SEATTLE -- A great grandmother got fed up getting toll bills in the mail for a floating bridge she doesn't even use, so she turned to the KOMO 4 Problem Solvers for help.
Carolyn Black says the first questionable bill came to her Queen Anne home in July, followed by more in subsequent months. Then she started racking up reprocessing fees.
"It's not a lot of money," Black said, "but it's a hassle and it bothers me at my age when these little problems come up. it's not necessary."
Tuesday is Black's 88th birthday, and the Problem Solvers thought the best gift would be to get this great-grandmother some peace of mind.
The research started by looking over the bills she received and double-checking if anyone else might have taken her car across the bridge. Black said not only was she not behind the wheel, she also got one bill on a day when her car wasn't even in the state.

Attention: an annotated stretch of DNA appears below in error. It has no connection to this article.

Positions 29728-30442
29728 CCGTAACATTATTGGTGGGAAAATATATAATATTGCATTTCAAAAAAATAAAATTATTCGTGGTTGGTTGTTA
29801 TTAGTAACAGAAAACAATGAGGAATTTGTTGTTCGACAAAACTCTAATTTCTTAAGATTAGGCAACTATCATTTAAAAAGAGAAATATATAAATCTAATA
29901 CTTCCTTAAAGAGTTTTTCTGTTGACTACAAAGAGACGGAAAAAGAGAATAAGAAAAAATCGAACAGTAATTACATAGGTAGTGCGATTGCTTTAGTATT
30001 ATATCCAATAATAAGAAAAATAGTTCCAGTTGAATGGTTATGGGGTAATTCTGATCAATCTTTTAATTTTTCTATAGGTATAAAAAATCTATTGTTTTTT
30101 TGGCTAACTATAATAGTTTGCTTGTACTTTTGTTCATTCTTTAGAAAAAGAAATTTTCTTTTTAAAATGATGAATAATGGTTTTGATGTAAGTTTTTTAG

"My mechanic is down in Oregon in Eugene, and he had it overnight," she said.
The Problem Solvers contacted the Department of Transportation and the Texas vendor that processes the 520 tolls, explaining how Black had called customer service, but is too frail to resolve it in person.
DOT reviewed the records and the photos snapped for each crossing and realized the car in the image is not Black's 1995 Buick LeSabre. Transportation officials quickly decided to reimburse the tolls she paid and dismiss the rest. Black hopes it sticks.
"What I want to see is for me not to get any more of these tickets like this," she said.
Even though it didn't initially work for Black, DOT officials say the best way to resolve billing issues is to call their toll free customer service line at 1-866-936-8246.